About The Black Earth Institute
Black Earth Institute, the publisher of About Place Journal, is a progressive think-tank dedicated to re-forging the links between art and spirit, earth and society. Black Earth Institute encourages awareness of the arts as a means of promoting a progressive, inclusively spiritual and environmentally aware society. The organization gathers artists and audience members to further understanding of the historical role of the artist as bringing forth wisdom from beyond the self.
Black Earth Institute promotes the oracle and orator, griot and druid, scientist and prophet, priest and priestess. We oppose the current definition of art as a commercial product derived from exploitation of personality and rewarded by celebrity and market status. We uphold the arts as a sacred path to wisdom, and we celebrate the artist as a seeker whose work benefits the entire human community.
The emblem of Black Earth Institute begins with a circle that represents both the earth and the human community. Such circular emblems were used in ancient Greece as symbols of devotion to the localized earth goddesses called nymphs.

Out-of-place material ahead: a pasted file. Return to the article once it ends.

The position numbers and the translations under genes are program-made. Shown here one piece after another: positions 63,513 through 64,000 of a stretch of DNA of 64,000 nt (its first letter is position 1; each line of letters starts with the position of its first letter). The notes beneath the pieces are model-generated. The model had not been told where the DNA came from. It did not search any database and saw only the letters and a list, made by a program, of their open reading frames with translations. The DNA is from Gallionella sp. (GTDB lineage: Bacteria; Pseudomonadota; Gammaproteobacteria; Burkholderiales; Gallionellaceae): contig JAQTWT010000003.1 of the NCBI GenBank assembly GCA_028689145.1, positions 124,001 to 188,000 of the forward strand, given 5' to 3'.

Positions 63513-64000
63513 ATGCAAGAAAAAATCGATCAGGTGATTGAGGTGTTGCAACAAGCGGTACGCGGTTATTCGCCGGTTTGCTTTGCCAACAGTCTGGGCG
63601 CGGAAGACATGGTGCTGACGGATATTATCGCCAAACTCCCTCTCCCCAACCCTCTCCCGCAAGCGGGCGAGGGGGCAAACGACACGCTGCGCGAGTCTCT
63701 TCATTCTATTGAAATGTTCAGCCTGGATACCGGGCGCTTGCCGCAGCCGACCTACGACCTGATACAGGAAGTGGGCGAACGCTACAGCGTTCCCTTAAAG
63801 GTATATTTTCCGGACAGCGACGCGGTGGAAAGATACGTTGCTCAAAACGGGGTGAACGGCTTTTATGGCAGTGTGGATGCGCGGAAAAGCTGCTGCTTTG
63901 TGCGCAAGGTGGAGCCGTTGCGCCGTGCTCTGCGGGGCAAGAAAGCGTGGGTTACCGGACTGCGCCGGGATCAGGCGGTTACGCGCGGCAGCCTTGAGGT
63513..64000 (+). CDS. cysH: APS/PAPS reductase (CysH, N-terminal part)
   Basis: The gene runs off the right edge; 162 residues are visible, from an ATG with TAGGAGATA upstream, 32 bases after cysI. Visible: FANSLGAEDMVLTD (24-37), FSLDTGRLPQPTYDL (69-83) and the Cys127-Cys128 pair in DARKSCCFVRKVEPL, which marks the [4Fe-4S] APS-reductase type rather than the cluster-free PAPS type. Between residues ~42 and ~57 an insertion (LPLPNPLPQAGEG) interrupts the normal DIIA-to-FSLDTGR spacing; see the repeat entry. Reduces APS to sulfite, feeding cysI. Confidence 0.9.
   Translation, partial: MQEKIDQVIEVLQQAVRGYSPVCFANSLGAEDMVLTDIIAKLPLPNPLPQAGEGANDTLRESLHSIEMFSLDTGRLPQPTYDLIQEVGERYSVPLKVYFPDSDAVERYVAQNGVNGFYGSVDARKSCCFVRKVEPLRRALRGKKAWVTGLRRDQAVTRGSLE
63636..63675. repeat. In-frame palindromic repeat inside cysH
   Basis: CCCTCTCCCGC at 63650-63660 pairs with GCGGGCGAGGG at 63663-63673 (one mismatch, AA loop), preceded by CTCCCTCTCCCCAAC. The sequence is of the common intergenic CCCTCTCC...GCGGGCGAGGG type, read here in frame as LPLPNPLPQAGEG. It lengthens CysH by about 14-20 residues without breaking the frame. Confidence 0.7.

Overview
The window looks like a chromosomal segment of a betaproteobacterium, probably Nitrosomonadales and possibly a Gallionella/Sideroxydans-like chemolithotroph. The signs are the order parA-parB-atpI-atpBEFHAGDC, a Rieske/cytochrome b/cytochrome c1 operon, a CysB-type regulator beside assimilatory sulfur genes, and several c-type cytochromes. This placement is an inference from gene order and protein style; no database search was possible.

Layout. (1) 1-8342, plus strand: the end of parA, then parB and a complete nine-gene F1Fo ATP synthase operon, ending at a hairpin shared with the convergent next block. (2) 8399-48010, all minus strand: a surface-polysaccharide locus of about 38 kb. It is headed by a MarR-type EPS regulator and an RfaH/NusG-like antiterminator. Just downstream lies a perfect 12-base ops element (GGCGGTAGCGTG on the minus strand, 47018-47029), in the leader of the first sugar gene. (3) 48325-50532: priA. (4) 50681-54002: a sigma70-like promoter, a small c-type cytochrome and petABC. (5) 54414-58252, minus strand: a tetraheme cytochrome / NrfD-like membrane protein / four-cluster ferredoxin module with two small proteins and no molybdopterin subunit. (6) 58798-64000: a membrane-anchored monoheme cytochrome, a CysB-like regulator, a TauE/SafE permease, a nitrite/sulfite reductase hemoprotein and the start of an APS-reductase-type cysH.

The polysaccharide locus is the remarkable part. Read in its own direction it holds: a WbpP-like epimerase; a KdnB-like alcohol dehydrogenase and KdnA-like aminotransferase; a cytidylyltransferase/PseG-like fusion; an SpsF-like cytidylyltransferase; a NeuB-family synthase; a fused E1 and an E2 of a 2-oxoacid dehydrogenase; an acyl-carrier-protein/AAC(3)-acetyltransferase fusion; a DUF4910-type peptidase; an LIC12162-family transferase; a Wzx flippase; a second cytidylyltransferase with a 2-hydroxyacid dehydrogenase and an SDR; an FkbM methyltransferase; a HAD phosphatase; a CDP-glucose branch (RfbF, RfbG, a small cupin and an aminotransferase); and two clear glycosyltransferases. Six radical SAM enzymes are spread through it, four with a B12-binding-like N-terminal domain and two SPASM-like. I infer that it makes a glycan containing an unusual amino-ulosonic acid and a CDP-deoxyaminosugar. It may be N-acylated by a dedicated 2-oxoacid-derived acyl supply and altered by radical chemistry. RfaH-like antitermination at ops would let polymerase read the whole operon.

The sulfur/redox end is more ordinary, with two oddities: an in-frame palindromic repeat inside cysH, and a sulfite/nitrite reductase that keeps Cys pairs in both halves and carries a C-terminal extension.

Within the circle is a hand held open in greeting, a common symbol in many cultures for human connection. In the Middle East, it is the Hand of Fatima (Arab culture) and the Hand of Miriam (Jewish tradition), although its use as a sacred symbol predates both Islam and Judaism; called the hamsa, the open hand represents hopes for peace in the region. In the Americas, the hand crafted of shiny mica was a symbol, whose meaning is unknown, for the ancient Hopewell moundbuilder culture.
Finally, the emblem includes two leaves of burr oak, native to the American prairies and able to survive prairie fires because of its thick bark. Together, these images speak to us of intercultural connection, respect for the environment, and acknowledgement of the sacred.
The editors, creators, and publisher of About Place Journal, The Black Earth Institute, are all located in different parts of what is called North America, on lands that were, through various means of violence and treachery, taken from the Original Peoples who have lived on these lands for millennia. We acknowledge that no geography of justice will be possible without real and substantial reparations to Indigenous Peoples, recognition of their original lands and Treaty rights, and the ecological restoration of Indigenous geographies.